Compatible organic osmolytes, such as betaine, myoinositol, and taurine, are involved in antioxidant defense, protein stabilization, and stress responses. This osmolyte strategy requires the expression of specific osmolyte transporters such as betaine (BGT-1), myoinositol (SMIT), and taurine (TAUT). In contrast to the kidney, keratinocytes, and neural cells, few studies have examined osmolytes in human lens epithelial cells (HLECs). We examined the expression of mRNA specific for BGT-1, SMIT, and TAUT in HLECs. In comparison to normoosmotic (305 mOsM) controls, there was a 3-5-fold time-dependent reaction of BGT-1, SMIT, and TAUT mRNA levels in HLECs exposed to hyperosmotic stress (405 mOsM). Maximal responses were obtained for BGT-1, SMIT, and TAUT mRNA expression after 3, 24 and 9 h of hyperosmotic exposure, respectively. This expression was correlated with increased osmolyte uptake. In contrast, hypoosmotic (205 mOsM) stimulation led to a significant efflux of osmolytes. Exposure to ultraviolet A (340-400 nm) radiation significantly stimulated osmolyte uptake. Increased osmolyte uptake was associated with upregulation of mRNA steady-state levels for osmolyte transporters in irradiated cells. These results demonstrate that ultraviolet A radiation leads to the accumulation of compatible organic osmolytes in HLECs as hyperosmotic pressure, which can maintain cellular environmental homeostasis.

  18. Evidence for ion transport and molecular ion dominance in the Venus ionotail

    NASA Technical Reports Server (NTRS)

    Intriligator, D. S.; Brace, L. H.; Cloutier, P. A.; Grebowsky, J. M.; Hartle, R. E.; Kasprzak, W. T.; Knudsen, W. C.; Strangeway, R. J.

    1994-01-01

    We present analyses from the five Pioneer Venus Orbiter plasma experiments and the plasma wave experiment when a patch of plasma with enhanced densities was encountered in the near-Venus ionotail during atmospheric entry at an altitude of approximately 1100 km in the nightside ionosphere. Our analyses of the thermal and superthermal ion measurements in this plasma feature provides the first evidence that at times molecular ions in the 28-32 amu mass range are dominant over atomic mass species thus yielding evidence for a transport mechanism that reaches into the lower ionosphere. Analysis of plasma analyzer (OPA) observations at this time indicates the presence of ions measured in the rest frame of the spacecraft at approximately 27 and 37 volt energy per unit charge steps. In the rest frame of the planet these superthermal ions are flowing from the dawn direction at speeds (assuming they are O2(+)) of approximately 8 km/s and with a flow component downward (perpendicular to the ecliptic plane) at speeds of approximately 2 km/s. OPA analyses also determine the ion number flux, energy, flow angles, and angular distributions. Plasma wave bursts appear to indicate that plasma density decreases within and on the equatorward edge of the patch of enhanced plasma densities are associated with ion acoustic waves and relative ion streaming.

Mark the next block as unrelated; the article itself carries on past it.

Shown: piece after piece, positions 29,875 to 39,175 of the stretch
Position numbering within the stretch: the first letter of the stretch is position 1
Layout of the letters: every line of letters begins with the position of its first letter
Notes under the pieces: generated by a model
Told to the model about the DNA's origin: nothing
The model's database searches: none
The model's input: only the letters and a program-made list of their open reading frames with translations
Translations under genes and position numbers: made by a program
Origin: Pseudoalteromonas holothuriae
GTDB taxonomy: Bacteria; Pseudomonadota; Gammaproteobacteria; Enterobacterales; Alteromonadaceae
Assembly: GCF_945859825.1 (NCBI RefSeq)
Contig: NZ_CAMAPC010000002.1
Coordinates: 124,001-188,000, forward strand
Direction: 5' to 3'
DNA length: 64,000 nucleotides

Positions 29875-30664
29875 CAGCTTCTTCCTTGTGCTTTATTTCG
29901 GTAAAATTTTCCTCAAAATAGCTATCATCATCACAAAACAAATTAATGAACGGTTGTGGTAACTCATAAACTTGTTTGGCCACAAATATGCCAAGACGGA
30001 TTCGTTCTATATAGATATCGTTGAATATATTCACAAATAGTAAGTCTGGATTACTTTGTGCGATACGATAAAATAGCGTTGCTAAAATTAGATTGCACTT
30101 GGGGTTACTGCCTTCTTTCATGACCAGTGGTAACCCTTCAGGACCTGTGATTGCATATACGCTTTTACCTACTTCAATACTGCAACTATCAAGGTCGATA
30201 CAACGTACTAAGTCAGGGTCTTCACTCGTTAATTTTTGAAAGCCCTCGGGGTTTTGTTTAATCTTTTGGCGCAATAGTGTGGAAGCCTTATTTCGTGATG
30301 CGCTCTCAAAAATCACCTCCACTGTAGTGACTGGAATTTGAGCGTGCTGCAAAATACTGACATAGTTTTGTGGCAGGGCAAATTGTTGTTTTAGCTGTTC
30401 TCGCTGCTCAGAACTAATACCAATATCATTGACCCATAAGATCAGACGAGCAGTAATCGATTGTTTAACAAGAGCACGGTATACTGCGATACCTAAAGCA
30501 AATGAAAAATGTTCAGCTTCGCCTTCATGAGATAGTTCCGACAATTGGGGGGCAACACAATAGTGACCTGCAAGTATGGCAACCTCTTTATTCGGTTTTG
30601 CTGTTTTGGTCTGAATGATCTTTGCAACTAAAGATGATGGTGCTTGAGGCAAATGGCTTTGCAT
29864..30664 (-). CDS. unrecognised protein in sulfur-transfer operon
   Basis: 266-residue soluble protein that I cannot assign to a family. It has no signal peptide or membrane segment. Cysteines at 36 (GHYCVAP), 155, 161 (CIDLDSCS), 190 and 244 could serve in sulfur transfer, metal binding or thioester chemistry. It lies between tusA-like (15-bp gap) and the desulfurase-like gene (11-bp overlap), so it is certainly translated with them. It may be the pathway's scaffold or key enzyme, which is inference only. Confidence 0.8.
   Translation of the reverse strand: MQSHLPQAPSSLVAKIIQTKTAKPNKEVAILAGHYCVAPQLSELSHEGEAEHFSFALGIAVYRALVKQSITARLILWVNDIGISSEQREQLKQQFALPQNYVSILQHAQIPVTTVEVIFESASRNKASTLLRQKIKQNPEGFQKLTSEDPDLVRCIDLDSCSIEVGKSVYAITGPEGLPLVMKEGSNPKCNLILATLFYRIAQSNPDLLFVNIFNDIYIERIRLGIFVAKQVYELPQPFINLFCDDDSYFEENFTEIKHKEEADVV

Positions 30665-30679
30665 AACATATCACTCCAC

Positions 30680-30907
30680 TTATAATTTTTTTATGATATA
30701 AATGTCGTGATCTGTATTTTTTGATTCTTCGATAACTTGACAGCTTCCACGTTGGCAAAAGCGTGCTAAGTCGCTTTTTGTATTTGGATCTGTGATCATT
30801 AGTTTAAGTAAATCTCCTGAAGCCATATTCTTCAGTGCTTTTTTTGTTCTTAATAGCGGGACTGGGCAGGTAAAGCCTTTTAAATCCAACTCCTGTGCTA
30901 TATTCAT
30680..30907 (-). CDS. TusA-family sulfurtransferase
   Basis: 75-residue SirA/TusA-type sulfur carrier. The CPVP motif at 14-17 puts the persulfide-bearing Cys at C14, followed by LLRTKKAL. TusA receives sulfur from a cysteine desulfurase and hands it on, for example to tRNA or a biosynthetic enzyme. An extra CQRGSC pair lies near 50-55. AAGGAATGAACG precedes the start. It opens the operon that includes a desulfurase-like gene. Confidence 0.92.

19. Evidence for ion transport and molecular ion dominance in the Venus ionotail

    NASA Technical Reports Server (NTRS)

    Intriligator, D. S.; Brace, L. H.; Cloutier, P. A.; Grebowsky, J. M.; Hartle, R. E.; Kasprzak, W. T.; Knudsen, W. C.; Strangeway, R. J.

    1994-01-01

    We present analyses from the five Pioneer Venus Orbiter plasma experiments and the plasma wave experiment when a patch of plasma with enhanced densities was encountered in the near-Venus ionotail during atmospheric entry at an altitude of approximately 1100 km in the nightside ionosphere. Our analyses of the thermal and superthermal ion measurements in this plasma feature provides the first evidence that at times molecular ions in the 28-32 amu mass range are dominant over atomic mass species thus yielding evidence for a transport mechanism that reaches into the lower ionosphere. Analysis of plasma analyzer (OPA) observations at this time indicates the presence of ions measured in the rest frame of the spacecraft at approximately 27 and 37 volt energy per unit charge steps. In the rest frame of the planet these superthermal ions are flowing from the dawn direction at speeds (assuming they are O2(+)) of approximately 8 km/s and with a flow component downward (perpendicular to the ecliptic plane) at speeds of approximately 2 km/s. OPA analyses also determine the ion number flux, energy, flow angles, and angular distributions. Plasma wave bursts appear to indicate that plasma density decreases within and on the equatorward edge of the patch of enhanced plasma densities are associated with ion acoustic waves and relative ion streaming.